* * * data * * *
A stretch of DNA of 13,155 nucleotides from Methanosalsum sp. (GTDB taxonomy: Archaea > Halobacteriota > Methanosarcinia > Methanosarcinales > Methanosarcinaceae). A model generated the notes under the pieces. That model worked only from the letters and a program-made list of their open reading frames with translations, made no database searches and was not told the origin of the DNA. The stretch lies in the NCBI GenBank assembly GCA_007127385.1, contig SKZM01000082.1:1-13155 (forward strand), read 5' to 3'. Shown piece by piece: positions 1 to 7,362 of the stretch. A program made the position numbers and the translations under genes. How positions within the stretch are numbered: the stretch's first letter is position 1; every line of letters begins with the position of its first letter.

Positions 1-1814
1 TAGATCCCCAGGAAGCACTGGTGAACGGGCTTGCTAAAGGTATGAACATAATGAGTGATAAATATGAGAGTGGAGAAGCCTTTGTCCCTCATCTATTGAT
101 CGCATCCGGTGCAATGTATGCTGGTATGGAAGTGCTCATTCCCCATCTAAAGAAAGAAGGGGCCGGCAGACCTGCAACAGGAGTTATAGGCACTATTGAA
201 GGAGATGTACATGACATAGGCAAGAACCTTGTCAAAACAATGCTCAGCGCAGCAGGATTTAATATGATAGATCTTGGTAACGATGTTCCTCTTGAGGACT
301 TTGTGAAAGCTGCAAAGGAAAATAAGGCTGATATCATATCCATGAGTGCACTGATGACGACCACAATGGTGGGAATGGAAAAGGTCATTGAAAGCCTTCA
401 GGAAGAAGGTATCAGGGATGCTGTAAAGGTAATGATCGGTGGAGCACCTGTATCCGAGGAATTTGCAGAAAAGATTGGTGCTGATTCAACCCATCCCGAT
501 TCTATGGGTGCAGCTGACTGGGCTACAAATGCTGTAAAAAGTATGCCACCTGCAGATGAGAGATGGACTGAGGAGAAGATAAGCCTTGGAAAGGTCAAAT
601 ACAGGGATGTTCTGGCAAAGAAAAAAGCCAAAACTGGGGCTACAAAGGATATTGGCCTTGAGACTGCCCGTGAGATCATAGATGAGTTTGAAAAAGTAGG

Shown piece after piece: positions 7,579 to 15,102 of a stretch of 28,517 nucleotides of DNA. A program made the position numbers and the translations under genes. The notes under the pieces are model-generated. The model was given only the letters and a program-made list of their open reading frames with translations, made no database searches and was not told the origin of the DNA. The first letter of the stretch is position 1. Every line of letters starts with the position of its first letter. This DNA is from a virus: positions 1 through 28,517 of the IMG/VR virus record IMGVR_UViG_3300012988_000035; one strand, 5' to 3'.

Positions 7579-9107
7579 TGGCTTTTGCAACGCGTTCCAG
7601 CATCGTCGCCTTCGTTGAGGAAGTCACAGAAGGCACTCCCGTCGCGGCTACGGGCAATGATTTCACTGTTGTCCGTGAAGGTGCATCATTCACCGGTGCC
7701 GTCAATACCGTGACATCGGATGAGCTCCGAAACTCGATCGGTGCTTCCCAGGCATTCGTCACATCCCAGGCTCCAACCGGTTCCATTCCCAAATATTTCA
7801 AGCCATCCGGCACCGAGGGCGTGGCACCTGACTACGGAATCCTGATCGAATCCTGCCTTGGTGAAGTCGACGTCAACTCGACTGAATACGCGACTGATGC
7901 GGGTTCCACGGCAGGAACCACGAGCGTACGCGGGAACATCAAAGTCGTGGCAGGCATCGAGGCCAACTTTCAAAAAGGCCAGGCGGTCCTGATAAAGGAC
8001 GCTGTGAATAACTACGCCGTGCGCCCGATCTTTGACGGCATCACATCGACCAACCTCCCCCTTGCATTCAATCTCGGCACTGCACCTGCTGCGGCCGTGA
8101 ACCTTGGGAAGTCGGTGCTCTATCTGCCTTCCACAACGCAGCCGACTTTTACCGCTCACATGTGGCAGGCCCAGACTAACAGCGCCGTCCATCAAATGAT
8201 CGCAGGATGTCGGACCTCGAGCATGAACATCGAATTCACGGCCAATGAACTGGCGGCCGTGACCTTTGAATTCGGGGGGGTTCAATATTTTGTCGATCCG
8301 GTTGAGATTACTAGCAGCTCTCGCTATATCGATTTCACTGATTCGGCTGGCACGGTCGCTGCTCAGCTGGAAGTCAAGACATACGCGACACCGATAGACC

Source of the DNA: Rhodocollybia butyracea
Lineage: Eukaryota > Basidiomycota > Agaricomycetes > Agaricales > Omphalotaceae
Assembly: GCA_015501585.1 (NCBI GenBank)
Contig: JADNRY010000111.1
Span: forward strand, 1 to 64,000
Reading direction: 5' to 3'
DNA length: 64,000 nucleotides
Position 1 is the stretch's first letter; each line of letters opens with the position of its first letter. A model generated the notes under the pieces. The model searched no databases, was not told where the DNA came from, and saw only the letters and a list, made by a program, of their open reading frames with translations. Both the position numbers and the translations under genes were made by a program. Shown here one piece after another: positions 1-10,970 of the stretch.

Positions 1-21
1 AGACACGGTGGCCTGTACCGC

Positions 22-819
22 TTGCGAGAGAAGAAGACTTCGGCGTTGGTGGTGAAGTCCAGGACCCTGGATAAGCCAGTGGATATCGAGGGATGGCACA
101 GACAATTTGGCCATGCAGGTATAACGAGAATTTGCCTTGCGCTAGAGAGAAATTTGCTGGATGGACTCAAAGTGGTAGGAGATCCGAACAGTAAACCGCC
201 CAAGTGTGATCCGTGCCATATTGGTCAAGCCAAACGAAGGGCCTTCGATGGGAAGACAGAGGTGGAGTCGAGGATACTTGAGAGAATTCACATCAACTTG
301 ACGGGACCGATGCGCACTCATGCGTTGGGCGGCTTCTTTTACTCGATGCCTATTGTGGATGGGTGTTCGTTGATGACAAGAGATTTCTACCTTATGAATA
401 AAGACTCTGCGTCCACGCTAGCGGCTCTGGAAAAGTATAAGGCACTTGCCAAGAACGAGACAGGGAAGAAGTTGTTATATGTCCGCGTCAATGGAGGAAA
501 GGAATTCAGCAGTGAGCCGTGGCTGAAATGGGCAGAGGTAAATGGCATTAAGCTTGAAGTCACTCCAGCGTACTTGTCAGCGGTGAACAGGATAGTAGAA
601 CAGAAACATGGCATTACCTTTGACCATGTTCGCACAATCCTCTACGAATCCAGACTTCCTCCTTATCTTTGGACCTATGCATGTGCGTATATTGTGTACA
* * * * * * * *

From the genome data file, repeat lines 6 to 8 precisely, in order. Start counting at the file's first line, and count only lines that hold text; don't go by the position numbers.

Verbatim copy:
301 TTGTGAAAGCTGCAAAGGAAAATAAGGCTGATATCATATCCATGAGTGCACTGATGACGACCACAATGGTGGGAATGGAAAAGGTCATTGAAAGCCTTCA
401 GGAAGAAGGTATCAGGGATGCTGTAAAGGTAATGATCGGTGGAGCACCTGTATCCGAGGAATTTGCAGAAAAGATTGGTGCTGATTCAACCCATCCCGAT
501 TCTATGGGTGCAGCTGACTGGGCTACAAATGCTGTAAAAAGTATGCCACCTGCAGATGAGAGATGGACTGAGGAGAAGATAAGCCTTGGAAAGGTCAAAT